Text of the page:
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Bilingual & bicultural

Daniel in Babylon is a model for faithfully working in the dominant culture without being of it

Issue: "Daniel of the Year 2003," Dec. 13, 2003

OUR SIXTH DANIEL OF THE YEAR, PHIL JOHNSON, IS remarkable not only for his 15 years of perseverance with Intelligent Design in the face of snide attacks, but his good humor in refuting them. Some people who would like to stand for Christ become irate, even despairing, but the Bible gives us confidence-in part, by showing how believers have been a harassed minority before, and how God was faithful.

Past circumstances were often far more difficult than those we now face. The last chapter of 2 Chronicles, for example, tells how the Babylonians 2,600 years ago "broke down the wall of Jerusalem." Israelites had lived in a land where every aspect of life was to point them to the holiness of one God who reigned above all. Suddenly, they found themselves exiled to Babylon: instant culture shock.

Babylonia then was a land of many gods where almost anything was allowed as long as it did not interfere with obeying and paying tribute to the king. Some Israelites probably sequestered themselves as much as they could from Babylonian civilization. But the book of Daniel describes how he and a few other young men enrolled in a three-year course designed to leave them with an MBA-Master of Babylonian Arts. It also describes how Daniel came to prominence when God gave him the grace to comprehend and interpret a dream of King Nebuchadnezzar.

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Training and grace were related. Providentially, Daniel had gained the understanding of Babylonian culture (and its devotion to mountains) that he needed to communicate powerfully the essence of the dream. He told the king of a great statue broken into pieces by a stone cut from a mountain by no human hand. That stone then "became a great mountain and filled the whole earth." Daniel then explained that the powerful stone came not from a mere mountain god but from "the God of heaven [who] will set up a kingdom that shall never be destroyed." Nebuchadnezzar, in turn, gained a vision of the mightiness of this God and told Daniel, "Truly your God is God of gods and Lord of kings."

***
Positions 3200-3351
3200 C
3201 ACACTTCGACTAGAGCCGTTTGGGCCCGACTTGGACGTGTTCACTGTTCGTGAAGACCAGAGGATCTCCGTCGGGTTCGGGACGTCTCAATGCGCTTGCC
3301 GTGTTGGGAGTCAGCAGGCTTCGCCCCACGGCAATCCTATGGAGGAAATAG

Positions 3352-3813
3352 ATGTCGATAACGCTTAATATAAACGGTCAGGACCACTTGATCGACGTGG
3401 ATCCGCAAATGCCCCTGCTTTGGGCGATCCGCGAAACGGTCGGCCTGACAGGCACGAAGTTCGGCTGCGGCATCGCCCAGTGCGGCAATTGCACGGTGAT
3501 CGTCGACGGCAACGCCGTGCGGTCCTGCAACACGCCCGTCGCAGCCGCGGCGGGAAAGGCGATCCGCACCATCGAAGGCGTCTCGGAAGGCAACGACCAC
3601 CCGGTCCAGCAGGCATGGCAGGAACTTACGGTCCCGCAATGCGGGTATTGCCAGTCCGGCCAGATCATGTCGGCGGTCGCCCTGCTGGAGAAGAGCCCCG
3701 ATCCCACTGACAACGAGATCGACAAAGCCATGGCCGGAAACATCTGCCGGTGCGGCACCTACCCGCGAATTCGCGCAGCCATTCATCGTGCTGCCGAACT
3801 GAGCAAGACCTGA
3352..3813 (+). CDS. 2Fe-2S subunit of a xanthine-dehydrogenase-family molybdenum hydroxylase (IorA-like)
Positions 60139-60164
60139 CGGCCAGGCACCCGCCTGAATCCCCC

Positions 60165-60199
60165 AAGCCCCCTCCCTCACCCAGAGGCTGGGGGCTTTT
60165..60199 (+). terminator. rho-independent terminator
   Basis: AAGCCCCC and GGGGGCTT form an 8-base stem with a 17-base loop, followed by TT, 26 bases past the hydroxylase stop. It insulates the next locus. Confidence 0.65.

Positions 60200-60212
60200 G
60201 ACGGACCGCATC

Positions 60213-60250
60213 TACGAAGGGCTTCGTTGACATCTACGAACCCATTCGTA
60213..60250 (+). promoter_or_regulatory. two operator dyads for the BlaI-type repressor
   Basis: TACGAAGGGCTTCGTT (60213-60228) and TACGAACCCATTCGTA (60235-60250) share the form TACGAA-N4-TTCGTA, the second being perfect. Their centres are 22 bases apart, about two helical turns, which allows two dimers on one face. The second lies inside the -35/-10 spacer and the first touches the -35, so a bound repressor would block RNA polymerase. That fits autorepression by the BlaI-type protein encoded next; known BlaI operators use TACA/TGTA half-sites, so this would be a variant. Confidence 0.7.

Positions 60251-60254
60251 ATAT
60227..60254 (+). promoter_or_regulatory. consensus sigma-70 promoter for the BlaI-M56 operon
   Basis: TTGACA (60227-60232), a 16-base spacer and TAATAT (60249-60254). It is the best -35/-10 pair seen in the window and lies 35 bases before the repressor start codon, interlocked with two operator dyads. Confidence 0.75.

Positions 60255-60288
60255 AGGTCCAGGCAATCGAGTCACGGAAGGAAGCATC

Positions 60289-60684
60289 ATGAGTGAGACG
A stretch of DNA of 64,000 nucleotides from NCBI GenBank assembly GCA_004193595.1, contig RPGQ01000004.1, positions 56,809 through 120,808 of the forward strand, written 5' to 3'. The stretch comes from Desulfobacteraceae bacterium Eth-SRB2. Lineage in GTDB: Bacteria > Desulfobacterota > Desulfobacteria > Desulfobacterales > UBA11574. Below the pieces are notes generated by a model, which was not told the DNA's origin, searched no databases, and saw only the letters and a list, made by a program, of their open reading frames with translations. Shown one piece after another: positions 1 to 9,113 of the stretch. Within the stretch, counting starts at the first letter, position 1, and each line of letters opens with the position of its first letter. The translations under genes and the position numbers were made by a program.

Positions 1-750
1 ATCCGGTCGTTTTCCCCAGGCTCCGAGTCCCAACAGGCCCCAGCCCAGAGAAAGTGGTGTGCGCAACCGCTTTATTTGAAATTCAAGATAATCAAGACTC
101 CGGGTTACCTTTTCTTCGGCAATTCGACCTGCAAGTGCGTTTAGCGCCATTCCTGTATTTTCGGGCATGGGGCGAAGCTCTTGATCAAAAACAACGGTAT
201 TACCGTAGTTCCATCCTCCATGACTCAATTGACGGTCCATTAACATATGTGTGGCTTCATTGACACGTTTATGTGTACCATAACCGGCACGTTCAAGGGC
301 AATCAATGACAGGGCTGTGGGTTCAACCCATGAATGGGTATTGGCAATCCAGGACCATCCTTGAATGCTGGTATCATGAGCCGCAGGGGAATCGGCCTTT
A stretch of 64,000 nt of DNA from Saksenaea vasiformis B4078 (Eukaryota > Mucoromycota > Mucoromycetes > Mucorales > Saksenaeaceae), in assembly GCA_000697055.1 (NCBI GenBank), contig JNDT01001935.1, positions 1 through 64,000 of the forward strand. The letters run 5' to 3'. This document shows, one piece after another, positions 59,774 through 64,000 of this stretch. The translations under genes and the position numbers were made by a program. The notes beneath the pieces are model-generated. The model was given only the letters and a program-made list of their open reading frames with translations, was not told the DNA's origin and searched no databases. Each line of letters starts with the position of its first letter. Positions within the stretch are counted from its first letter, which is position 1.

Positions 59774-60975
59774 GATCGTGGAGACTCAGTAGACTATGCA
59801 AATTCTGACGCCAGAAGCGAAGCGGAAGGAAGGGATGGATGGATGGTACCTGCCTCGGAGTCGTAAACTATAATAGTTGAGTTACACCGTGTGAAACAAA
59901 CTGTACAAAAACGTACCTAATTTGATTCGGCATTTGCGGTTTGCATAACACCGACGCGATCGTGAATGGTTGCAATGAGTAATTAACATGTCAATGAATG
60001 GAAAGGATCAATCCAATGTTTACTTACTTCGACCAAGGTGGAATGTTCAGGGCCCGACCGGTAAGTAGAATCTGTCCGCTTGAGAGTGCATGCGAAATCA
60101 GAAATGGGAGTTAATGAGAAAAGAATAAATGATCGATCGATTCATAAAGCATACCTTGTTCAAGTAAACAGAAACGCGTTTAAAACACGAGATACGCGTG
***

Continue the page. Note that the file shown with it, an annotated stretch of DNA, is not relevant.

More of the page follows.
Nebuchadnezzar gave Daniel authority, and the Israelite in succeeding decades was in and out of power. He spoke forthrightly to Nebuchadnezzar by telling his patron that he would become insane for seven years. Forgotten by a different king, Daniel came back just in time to predict the kingdom's imminent fall. Later, conspirators used Daniel's regular prayer habits against him in a way that led to his being thrown to lions. God then delivered Daniel and so impressed a third king, Darius, that the monarch recognized "the God of Daniel" as "the living God, enduring forever."

That's the highlight reel of seven Daniel decades: Much of the time, perhaps, those in power ignored him. Patient Daniel, faithful to biblical understanding but comprehending Babylon, is a role model for Christians who want to work in the dominant culture of America but not be of it. Daniel's life was not easy-at least twice it almost ended prematurely-and he spent his entire career among people of different beliefs. But he challenged those beliefs by standing for God decade after decade, and we can do the same. He had to be bilingual and bicultural, and so should we be.

We know that not only from the example of Daniel, but from God's command. The prophet Jeremiah wrote, "Thus says the Lord of Hosts, the God of Israel, to all the exiles whom I have sent into exile from Jerusalem to Babylon: 'Build houses and live in them; plant gardens and eat their produce.... Seek the welfare of the city where I have sent you into exile, and pray to the Lord on its behalf, for in its welfare you will find your welfare'" (Jeremiah 29:4-7).

To understand and apply Jeremiah's teaching, we need to understand that in his day Babylon was not the symbol of everything wicked that it had become by the time John wrote the book of Revelation. In Jeremiah's time some Babylonians were probably good neighbors, trading gardening tips-and that's how life is in America today. Our situation is different in one respect: America, unlike Babylonia, started out on a biblical base (with plenty of sin mixed in, of course). But now the parallels are great, and so are the opportunities: That was a good time for gutsy Daniels, and so is ours.

Marvin Olasky
Marvin Olasky

Marvin is editor in chief of WORLD News Group and the author of more than 20 books, including The Tragedy of American Compassion. Follow Marvin on Twitter @MarvinOlasky.


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